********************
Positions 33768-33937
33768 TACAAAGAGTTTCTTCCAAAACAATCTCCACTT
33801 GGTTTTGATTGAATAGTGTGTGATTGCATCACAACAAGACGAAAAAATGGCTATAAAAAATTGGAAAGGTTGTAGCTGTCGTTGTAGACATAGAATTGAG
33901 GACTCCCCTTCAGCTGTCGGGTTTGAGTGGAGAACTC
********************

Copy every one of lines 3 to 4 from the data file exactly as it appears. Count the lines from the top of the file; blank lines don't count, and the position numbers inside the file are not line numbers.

33801 GGTTTTGATTGAATAGTGTGTGATTGCATCACAACAAGACGAAAAAATGGCTATAAAAAATTGGAAAGGTTGTAGCTGTCGTTGTAGACATAGAATTGAG
33901 GACTCCCCTTCAGCTGTCGGGTTTGAGTGGAGAACTC